If you/your organisation support the view that the Government must uphold or strengthen the ambition of the Fourth Carbon Budget, then please indicate your support by emailing the APPCCG co-ordinator, Neha Nijhon (neha.nijhon@carbonneutral.com ) and your name will be added to the list of signatories.

The letter and a short background note on this issue is given below. 
Kind Regards,

Joan Walley MP


Brief background:
The fourth carbon budget, covering 2023-2027, was set in June 2011 following advice from the Committee in December 2010. It was designed to reflect the cost-effective path to the 2050 target in the Climate Change Act (i.e. to reduce emissions by at least 80% relative to 1990), taking into account the range of criteria in the Act including affordability, competitiveness and security of supply.

As part of the agreement to set the budget, the Government announced that it would be reviewed in 2014 and this review was carried out by the Committee on Climate Change the statutory body set up to advise the government on meeting long-term carbon goals. The Committee found that the UK’s 2050 target of an 80% emissions reduction remains the most appropriate and cost-effective path for emissions reduction through the 2020s, offering significant long-term savings.

With the evidence of the CCC review report, and a large section of business calling upon government to accept the Committee’s advice, there is a strong case for the government to take a decision on the budget as soon as possible, especially, as an early decision by the Government would considerably improve the conditions for investment.


Tuesday, 13 May 2014

Climate Solutions Series – Event Summaries

(Post originally published on: 13 March 2014)

The APPCCG and Carbon Connect partnered for an event series in 2013-14 called Climate Solutions, which explores the landscape of national and international climate change policy and its impact on economic competitiveness.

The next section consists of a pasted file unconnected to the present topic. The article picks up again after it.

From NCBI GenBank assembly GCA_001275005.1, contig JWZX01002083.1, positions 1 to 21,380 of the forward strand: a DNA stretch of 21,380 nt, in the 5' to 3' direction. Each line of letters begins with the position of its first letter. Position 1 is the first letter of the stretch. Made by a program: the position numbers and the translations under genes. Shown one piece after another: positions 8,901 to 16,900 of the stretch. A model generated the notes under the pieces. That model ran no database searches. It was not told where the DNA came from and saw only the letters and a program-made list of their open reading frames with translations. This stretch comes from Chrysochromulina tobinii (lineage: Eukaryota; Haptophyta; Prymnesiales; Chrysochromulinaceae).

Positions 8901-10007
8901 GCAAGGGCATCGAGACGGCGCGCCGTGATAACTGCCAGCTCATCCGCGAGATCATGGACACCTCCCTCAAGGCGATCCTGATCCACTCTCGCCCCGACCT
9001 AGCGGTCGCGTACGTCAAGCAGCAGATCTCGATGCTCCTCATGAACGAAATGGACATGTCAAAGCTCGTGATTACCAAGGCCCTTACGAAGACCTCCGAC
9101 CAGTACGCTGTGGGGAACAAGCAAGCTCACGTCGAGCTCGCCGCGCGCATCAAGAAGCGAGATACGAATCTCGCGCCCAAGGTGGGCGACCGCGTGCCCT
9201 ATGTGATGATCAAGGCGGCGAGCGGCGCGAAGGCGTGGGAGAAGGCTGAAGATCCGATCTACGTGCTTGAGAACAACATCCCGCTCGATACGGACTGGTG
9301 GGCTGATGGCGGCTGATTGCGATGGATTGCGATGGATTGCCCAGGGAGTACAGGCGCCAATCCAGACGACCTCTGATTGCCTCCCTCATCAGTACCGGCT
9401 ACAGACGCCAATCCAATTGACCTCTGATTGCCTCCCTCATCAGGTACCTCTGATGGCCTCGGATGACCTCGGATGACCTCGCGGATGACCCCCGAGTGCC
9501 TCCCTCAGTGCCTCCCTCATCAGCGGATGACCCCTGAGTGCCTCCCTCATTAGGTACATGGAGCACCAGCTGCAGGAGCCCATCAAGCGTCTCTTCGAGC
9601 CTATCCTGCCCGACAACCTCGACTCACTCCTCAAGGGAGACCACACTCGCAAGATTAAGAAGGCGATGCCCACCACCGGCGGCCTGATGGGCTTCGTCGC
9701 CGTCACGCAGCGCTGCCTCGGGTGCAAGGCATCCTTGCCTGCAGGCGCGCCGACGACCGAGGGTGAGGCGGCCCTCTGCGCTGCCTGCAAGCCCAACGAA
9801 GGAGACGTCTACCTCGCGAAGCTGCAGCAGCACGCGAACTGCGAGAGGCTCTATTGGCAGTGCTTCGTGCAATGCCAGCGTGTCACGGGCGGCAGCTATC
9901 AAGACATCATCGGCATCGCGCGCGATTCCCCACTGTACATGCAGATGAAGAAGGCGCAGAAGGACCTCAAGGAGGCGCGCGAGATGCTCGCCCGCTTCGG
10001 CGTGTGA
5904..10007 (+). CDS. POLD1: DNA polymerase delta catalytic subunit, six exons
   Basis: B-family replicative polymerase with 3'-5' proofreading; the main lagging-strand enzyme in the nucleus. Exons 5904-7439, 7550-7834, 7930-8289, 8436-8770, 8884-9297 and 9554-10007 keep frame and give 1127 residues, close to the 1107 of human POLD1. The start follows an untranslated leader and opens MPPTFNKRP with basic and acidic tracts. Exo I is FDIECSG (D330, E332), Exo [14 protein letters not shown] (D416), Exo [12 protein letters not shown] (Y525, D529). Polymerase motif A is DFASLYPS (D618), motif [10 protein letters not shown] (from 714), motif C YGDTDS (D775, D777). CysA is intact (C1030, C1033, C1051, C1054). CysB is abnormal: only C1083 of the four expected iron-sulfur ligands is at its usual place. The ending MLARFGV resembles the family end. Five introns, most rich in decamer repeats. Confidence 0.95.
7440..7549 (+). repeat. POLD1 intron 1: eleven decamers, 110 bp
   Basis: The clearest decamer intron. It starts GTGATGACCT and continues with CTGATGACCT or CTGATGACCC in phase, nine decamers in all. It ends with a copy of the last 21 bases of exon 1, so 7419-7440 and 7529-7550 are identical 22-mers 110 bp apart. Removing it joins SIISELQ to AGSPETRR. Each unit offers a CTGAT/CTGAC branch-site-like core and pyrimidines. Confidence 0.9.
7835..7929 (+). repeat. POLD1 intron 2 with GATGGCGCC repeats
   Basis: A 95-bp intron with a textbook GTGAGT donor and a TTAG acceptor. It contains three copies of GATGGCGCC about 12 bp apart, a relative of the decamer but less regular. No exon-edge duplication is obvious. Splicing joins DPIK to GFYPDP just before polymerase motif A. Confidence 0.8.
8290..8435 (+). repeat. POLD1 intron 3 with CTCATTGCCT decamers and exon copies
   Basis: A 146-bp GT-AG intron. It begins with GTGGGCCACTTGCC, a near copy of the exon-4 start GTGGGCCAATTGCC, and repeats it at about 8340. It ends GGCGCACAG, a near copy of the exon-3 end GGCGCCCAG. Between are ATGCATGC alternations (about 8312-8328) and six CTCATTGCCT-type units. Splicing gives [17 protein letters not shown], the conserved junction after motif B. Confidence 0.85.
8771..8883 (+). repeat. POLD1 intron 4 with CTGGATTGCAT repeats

The first meeting in the series was held on 27 Nov 2013 – ‘Climate policies: global trends and challenges’ –  with Lord Deben as the keynote speaker and a high level supporting panel. The meeting summary can be accessed here.

The second meeting was held on 28 Jan 2014, titled ‘Tools for decarbonisation: taxes, markets and regulation’ and the summary can be accessed here.

The third and final event of the series focused on the impact of climate policy on business competitiveness. The summary for this meeting –  ‘Competitiveness and climate policy: friends or foes?’ –  can be downloaded here.

Wednesday, 11 December 2013

Nine Lessons and Carols in Communicating Climate Uncertainty

A huge thank you to Tamsin Edwards , climate scientist at the Cabot Institute, University of Bristol for the excellent summary of the APPCCG meeting  “Communicating Risk and Uncertainty around Climate Change” held on 29 October 2013.

Nine Lessons and Carols in Communicating Climate Uncertainty

About a month ago I was invited to represent the Cabot Institute at the All Parliamentary Party Climate Change Group (APPCCG) meeting on “Communicating Risk and Uncertainty around Climate Change”. All Party Groups are groups of MPs and Lords with a common interest they wish to discuss, who meet regularly but fairly informally. Here are the APPCCG registerblogTwitter and list of events.

The speakers were James Painter (University of Oxford), Chris Rapley (UCL) and Fiona Harvey (The Guardian), and the chair was (Lord) Julian Hunt (UCL). Rather than write up my meeting notes, I’ll focus on the key points.

[Disclaimer: All quotes and attributions are based on my recollections and note-taking, and may not be exact.]

1. People have a finite pool of worry

I'll start with this useful phrase, mentioned (I think by Chris) in the discussion. Elke Weber describes this:

"As worry increases about one type of risk, concern about other risks has been shown to go down, as if people had only so much capacity for worry or a finite pool of worry. Increased concern about global warming may result in decreased concern about other risks...the recent financial crisis reduced concern about climate change and environmental degradation." -- “What shapes perceptions of climate change?”; pdf currently here)